In the Bitterroot Valley, Martin Luther King, Jr. Day activities will be taking place at schools, the Ravalli County Museum and BEAR, the outdoor-based mentoring program for youth.
A free family activity, MLK Dream of Peace, will be held at the Ravalli County Museum on Saturday, Jan. 15,
Educator Nancy Joy Valk said the lesson provides an opportunity for youth to learn about Martin Luther King, Jr. and his dream for peace.
“The lesson focuses on kindness as we cut shapes and build a collage about peace in our communities,” Valk said. “Primarily I want to promote the speech that he gave focused on fairness. I like his quote about ‘I dream of a day when all men will not be judged by the color of their skin but by the content of their character.’”
She said that as children build a collage that represents peace in their life by cutting up colorful papers and images, there will be an open-ended discussion about kindness philosophies and acceptance for all.
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“We’ll talk about our characters and how we care about one another,” Valk said. “I want each child to have a freedom of expression, express kindness and how they want to treat other people.”
Valk said she taught the MLK activity a few years ago and she enjoys timing activities with holidays and special calendar days.
“This speaks to every moment of our life,” she said. “Anytime you can express the integrity of character, how you live your life, what we want in our town, it does speak to making choices. It shows who you are, how you relate to others and how you participate in your community.”
Attend The free family activity, MLK Dream of Peace, from 10 a.m. to noon on Saturday, Jan. 15, at the Ravalli County Museum, 205 Bedford St., Hamilton.
The BEAR, the youth mentoring program, has put together a"Commit to Kindness" campaign for the community in honor of Martin Luther King, Jr.
BEAR Training & Outreach Coordinator Katie DeFelice said she’s been inspired by King.
“I’ve been reading some of his quotes and some of his speeches and obviously he was a huge political figure for civil rights, but he also had a strong vision of tight-knit communities where people lived well together and loved each other,” she said. “His whole non-violent movement had the foundation of love and infuse love into communities.”
She has been pondering community values, individual values and how those are turned into action.
“[Locally,] I’ve been reading so many great articles about kids coming up with donation programs, The Salvation Army meeting needs, and there are so many people who are trying to do good in our community,” DeFelice said. “It is so good that we have that value of compassion in our community. People are turning that into action.”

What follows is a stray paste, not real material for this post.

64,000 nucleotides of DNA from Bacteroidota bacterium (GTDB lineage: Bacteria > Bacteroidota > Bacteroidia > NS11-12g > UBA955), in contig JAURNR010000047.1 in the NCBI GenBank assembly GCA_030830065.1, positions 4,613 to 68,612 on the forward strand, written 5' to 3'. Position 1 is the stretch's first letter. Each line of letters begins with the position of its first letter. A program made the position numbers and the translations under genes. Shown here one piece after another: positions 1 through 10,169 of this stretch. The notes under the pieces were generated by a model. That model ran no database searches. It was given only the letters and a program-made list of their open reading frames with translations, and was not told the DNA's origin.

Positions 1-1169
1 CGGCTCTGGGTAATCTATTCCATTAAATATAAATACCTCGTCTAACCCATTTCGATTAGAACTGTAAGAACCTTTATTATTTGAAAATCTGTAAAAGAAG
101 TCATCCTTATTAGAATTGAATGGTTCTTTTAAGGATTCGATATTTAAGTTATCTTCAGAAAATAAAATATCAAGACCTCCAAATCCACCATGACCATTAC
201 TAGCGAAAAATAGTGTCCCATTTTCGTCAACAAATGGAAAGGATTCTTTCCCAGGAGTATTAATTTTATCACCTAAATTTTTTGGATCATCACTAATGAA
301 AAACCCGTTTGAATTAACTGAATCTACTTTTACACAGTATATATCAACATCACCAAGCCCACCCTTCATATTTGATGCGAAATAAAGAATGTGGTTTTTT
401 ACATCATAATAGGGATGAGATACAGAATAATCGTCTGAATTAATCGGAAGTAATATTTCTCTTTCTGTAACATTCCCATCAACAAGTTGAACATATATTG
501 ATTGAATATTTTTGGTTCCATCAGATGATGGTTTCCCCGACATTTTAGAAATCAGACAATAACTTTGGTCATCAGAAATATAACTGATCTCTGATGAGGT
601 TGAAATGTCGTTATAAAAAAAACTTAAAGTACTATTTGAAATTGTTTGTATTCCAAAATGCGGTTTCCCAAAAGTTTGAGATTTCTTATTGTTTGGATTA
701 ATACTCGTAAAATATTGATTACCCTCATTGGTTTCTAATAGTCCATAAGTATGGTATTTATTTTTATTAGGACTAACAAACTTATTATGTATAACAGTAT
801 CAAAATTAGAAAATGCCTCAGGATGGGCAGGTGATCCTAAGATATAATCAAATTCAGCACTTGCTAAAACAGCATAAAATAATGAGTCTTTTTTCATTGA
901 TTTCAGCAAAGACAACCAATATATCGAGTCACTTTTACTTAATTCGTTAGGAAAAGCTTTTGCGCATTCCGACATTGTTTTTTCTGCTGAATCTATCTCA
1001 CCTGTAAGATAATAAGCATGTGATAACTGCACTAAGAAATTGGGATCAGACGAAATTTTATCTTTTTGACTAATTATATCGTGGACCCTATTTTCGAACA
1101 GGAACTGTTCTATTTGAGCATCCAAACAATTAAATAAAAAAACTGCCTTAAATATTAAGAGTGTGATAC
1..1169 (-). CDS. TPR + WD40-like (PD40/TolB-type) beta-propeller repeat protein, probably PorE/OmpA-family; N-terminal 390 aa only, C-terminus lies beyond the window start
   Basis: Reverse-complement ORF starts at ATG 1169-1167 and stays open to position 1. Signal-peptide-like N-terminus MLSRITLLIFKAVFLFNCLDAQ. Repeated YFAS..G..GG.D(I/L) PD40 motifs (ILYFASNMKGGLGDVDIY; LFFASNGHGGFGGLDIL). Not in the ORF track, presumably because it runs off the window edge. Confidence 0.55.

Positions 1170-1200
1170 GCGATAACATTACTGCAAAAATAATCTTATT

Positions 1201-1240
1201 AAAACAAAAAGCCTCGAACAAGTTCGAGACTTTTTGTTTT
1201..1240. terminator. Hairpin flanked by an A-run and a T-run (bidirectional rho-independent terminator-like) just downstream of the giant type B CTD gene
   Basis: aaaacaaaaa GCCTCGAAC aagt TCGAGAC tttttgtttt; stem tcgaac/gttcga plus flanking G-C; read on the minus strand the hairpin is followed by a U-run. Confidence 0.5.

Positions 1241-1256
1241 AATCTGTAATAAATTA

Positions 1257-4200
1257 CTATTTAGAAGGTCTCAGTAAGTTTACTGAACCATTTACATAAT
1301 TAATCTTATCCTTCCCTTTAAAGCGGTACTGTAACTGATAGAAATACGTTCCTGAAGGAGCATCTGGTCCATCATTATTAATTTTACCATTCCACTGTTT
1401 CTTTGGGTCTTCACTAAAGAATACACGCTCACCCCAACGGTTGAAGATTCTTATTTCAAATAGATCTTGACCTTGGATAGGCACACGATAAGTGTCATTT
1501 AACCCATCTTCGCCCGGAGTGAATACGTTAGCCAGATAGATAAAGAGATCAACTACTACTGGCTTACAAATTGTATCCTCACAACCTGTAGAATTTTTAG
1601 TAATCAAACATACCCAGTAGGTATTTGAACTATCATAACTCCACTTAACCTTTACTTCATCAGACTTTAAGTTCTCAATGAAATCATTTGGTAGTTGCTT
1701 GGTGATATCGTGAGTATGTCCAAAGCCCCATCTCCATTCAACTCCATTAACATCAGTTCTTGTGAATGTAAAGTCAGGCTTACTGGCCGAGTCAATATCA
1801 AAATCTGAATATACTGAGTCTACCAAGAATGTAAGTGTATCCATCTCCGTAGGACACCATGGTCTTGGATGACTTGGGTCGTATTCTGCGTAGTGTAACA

She’s developed a campaign to help the community show what they value.
“In BEAR we’re all about the group values,” DeFelice said. “We don’t have a bunch of rules and hard-core consequences, but we guide behavior through the learning and common sharing of our values, and ‘caring for self and others’ is one of those values.”
BEAR is about building community connections for participating youth and their families.
The "Commit to Kindness" campaign includes doing an act of kindness every day for two weeks, Jan. 17–31.
DeFelice and BEAR youth have developed displays and posters offering activities for community members who want to participate in sharing compassion. The displays will be set up at the Bitterroot Public Library this week and in other locations in Hamilton and in Victor next week.
On the BEAR website, http://www.bearmt.org, there will be materials to download with ideas for acts of kindness. Small posters say, “Kindness is…listening to friends, believe in yourself, care for the environment, helping elderly, writing a note" and other easy-to-do suggestions.
“[Community members] can download the whole infographics campaign or series that will be on display in the library,” DeFelice said. “They can print the information out to hang in their classroom or community space to encourage kids, family members and the community to participate. There will be information about Dr. King as well as a downloadable card.”
DeFelice said this is a start and she hopes to build on the "Commit to Kindness" campaign for years.
“Doing acts of kindness for people, whether that is your sibling, whether that is a parent or just telling someone you appreciate them,” DeFelice said. “During Covid, we have so many people who have stayed committed to working and showing kindness. We can care for them.”
She said committing to kindness activities can be as simple as handing someone a little card.
“A token of ‘hey, I see you, I’m thinking about you,’” DeFelice said. “If they want to share, they can also take a photo of themselves doing kindness in action and share it on social media. On their own page, they can use these hashtags #MLKday and #BeKind22 and it will get it out there.”
To share with BEAR, use Facebook and Instagram use Bitterroot.BEAR
“If people tell us directly what kindness they are seeing in the community they can tell us and we can post to social media too,” DeFelice said.
She’s hoping the community will participate in the "Commit to Kindness" campaign and choose to act like Dr. Martin Luther King, Jr. encouraged when he said, “The time is always right to do what is right.”